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Winter 98 Table of Contents
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Ask the All Powerful Deafblind Census:

From time to time members of the Texas Deafblind Project hear questions about the Annual Deafblind Census required by the Texas Education Agency (TEA), and coordinated by Project Access at Texas Tech University. We have taken many of these questions directly to the All Powerful Census itself, and are happy to report the answers. We will continue to answer questions in future editions of See/Hear; so if you have any questions for the All Powerful Deafblind Census, send them to the editor of See/Hear.

Q: Why do we have a separate deafblind census anyway?

A: Completing an annual deafblind census is a provision of a four year grant TEA submitted to the federal government in accordance with the Individuals with Disabilities Education Act (IDEA). This grant provides funds for many important training activities, and states that Texas will report the count of deafblind students (based on the federal definition listed in IDEA), including additional required demographic information, to the Department of Education (DOE) every year. A nationwide deafblind student census was started because special money has been set aside in the IDEA specifically for training and research projects related to deafblindness. These disability specific funds were appropriated because deafblindness is an uncommon disability that requires unique teaching and support strategies, unfamiliar to most educators and related service personnel. To access this special funding, Texas and other states wrote grants including the collection of accurate data about the students affected. (If you have questions about reporting census information, call Project Access (806)742-2334.)

Q: With so many other reports and counts, why is it important for me to do this one? Isn't it just more unnecessary paperwork?

A: Aside from the fact that the state is required to report this data, there are benefits to making sure we have a good count in your district, and all across Texas. The amount of federal funds earmarked for deafblindness that come to Texas was determined by a number of factors, including the number of students reported. These funds are used to provide individual consultation, workshops, travel to training for both professionals and families, training materials, information and referral, and this newsletter, among other things. In order to retain the current level of services and plan effectively, it is important that all students who are deafblind be reflected on the census. (If you need information about how to access these services, contact Deafblind Outreach at 512-206-9242.)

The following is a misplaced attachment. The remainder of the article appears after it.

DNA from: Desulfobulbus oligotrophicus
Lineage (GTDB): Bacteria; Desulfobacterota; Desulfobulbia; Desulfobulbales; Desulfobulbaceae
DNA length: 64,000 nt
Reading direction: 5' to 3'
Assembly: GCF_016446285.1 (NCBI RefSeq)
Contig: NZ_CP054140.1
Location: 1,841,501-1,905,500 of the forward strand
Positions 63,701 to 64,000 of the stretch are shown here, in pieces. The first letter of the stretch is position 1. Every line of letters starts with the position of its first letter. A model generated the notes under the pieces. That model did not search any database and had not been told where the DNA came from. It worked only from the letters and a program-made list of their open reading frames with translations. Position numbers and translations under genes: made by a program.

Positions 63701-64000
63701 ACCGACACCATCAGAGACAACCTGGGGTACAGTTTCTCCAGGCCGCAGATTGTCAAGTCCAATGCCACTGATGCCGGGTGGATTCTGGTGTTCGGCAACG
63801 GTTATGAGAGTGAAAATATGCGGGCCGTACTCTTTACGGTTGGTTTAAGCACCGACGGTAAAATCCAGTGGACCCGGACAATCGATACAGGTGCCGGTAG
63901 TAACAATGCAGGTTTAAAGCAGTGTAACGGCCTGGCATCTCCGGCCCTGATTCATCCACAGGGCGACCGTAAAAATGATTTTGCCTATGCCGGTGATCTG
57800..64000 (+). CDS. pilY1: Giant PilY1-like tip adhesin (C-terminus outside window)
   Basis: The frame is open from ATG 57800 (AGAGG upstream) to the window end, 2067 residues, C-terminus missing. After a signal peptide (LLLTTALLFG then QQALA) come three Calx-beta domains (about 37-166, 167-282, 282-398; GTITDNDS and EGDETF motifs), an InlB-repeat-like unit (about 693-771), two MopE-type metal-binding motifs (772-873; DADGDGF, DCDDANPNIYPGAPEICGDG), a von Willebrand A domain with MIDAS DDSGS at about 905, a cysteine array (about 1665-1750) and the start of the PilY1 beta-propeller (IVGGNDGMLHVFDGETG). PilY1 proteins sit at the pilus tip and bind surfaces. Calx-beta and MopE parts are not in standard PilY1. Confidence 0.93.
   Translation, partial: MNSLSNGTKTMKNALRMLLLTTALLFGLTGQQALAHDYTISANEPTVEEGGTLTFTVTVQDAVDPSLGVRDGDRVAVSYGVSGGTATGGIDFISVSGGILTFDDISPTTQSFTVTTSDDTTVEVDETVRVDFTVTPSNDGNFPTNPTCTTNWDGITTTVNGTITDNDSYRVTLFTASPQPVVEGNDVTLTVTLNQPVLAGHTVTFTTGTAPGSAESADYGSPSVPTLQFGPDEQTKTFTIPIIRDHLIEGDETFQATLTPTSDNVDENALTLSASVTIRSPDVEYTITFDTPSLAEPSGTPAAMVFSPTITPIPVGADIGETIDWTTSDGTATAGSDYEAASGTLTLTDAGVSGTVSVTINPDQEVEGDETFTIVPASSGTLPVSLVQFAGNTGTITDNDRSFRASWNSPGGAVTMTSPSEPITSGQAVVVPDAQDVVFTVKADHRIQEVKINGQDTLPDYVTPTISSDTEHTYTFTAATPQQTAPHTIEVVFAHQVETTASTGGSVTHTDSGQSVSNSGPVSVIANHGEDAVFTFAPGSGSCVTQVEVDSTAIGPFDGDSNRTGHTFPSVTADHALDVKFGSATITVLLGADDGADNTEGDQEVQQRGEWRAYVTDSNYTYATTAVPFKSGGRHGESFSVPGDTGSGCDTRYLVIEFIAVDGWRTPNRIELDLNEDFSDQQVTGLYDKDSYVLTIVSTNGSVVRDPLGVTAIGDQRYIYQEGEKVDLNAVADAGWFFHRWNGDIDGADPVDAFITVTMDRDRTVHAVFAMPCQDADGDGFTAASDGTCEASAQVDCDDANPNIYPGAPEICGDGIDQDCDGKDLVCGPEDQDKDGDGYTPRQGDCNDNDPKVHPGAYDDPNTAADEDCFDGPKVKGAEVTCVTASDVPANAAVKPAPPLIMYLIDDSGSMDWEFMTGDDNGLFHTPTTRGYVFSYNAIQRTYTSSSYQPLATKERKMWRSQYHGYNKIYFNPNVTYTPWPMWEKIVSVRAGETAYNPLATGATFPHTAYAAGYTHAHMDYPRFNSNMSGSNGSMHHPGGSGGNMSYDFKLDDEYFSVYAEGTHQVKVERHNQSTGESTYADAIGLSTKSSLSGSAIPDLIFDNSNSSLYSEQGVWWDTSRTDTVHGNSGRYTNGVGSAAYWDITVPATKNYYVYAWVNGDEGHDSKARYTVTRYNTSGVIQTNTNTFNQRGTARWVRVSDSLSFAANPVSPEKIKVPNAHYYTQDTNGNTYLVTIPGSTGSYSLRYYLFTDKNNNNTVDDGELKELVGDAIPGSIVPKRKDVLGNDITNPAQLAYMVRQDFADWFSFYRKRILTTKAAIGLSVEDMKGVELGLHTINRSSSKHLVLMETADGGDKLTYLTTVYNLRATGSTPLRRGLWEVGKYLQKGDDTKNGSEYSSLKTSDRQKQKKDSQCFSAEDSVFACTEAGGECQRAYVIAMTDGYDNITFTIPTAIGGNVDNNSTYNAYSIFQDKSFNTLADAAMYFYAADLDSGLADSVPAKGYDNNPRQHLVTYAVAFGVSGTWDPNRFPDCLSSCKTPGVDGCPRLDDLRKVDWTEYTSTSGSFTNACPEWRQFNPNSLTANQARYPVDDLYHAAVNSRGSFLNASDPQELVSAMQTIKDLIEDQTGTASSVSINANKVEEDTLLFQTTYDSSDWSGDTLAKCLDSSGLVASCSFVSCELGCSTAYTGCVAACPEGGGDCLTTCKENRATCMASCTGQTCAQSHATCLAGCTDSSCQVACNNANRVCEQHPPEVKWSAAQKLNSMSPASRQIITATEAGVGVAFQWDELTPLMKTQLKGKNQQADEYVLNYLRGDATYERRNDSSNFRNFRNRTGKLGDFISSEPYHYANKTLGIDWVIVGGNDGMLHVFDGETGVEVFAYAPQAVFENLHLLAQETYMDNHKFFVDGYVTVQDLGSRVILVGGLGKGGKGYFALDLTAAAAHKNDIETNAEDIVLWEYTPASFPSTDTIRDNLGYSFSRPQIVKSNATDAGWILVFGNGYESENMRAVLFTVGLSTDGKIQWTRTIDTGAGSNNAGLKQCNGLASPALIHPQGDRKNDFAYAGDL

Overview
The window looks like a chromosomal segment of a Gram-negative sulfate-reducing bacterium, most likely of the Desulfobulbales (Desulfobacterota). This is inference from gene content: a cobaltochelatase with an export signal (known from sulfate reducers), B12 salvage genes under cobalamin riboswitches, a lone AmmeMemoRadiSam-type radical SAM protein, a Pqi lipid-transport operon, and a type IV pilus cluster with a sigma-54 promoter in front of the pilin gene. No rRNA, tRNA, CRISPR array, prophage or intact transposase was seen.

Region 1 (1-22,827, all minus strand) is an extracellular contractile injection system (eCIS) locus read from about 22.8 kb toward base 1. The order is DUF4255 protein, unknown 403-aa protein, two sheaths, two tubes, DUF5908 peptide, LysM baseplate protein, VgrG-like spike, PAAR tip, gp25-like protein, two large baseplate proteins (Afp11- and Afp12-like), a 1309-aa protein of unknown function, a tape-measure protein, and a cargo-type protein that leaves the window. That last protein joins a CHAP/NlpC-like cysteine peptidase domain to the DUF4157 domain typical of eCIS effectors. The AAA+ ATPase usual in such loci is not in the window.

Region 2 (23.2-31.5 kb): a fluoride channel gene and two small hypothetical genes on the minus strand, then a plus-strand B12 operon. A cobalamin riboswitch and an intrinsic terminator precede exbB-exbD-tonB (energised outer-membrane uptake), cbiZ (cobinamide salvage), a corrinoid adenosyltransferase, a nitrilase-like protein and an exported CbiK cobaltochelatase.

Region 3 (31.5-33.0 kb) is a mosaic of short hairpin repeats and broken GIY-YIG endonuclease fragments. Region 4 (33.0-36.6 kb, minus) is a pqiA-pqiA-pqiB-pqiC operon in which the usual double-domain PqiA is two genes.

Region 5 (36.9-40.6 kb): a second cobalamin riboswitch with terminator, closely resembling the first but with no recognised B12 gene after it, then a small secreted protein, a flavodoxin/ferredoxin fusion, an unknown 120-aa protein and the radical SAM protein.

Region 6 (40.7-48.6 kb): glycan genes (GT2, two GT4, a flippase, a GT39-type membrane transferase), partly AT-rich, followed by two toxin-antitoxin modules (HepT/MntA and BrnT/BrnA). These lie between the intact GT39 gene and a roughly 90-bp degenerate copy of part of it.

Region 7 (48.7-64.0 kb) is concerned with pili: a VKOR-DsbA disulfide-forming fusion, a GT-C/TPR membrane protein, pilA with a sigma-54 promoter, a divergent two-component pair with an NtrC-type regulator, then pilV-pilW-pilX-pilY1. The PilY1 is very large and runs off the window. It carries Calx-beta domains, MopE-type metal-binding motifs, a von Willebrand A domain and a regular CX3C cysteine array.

Additionally, and most importantly, all students who have a combined vision and hearing loss, even mild losses, need individual consideration for supports and strategies to insure they have access to a good education. The first step in providing these supports and strategies is identification. All districts should make the effort to locate these students in order to accommodate their needs.

Q: Who gets reports from the census? Should I be getting one? What do the reports say?

A: Besides the report sent to the Federal government, Project Access prints out reports to share within the state to aid in educational planning. A report of all students who are deafblind in each region of the state is mailed to the vision consultants at every regional Education Service Center. These reports list each student, school district, date of birth, etiology, degree of vision and hearing loss, other disabilities, and educational placement. Additional demographic data without student identifying information is made available to agencies which are involved in providing services to individuals who are deafblind, such as the Texas Department of Assistive and Rehabilitative Services (formerly known as Texas Commision for the Blind) and Texas Rehabilitation Commission. (If you would like to receive a report call Project Access at 806-742-2334.)

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Last Revision: September 4, 2003